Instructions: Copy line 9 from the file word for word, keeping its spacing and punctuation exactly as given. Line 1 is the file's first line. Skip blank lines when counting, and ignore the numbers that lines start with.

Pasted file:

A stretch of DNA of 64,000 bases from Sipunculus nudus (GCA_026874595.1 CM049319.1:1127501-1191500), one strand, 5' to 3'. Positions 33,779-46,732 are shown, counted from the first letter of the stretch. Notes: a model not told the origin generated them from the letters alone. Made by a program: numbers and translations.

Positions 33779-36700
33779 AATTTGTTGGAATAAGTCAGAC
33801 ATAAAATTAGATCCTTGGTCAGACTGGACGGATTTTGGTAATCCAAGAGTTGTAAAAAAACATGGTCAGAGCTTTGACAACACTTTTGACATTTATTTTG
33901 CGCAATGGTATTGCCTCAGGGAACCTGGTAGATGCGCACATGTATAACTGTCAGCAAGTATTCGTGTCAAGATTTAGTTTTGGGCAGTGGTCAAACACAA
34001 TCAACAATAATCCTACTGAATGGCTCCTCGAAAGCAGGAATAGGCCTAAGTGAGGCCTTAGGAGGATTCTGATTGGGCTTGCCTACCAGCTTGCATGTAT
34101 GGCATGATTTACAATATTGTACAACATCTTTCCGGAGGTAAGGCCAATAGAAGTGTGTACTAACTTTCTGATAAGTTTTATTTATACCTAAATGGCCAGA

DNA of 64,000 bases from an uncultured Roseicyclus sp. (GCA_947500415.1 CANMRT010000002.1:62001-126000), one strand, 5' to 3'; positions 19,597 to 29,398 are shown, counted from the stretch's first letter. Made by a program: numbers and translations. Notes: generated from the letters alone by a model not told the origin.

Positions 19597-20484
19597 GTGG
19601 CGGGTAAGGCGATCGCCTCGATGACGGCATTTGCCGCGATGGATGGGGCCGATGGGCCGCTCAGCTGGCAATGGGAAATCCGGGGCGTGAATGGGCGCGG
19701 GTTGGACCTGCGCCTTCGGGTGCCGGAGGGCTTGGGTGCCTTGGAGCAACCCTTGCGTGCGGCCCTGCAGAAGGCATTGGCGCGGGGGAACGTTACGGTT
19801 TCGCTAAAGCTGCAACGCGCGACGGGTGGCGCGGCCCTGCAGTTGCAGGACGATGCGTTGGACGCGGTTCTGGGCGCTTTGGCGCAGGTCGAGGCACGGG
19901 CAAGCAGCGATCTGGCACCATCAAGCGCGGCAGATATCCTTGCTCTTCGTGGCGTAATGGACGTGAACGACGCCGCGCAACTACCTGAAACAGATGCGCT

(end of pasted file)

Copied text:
Positions 19597-20484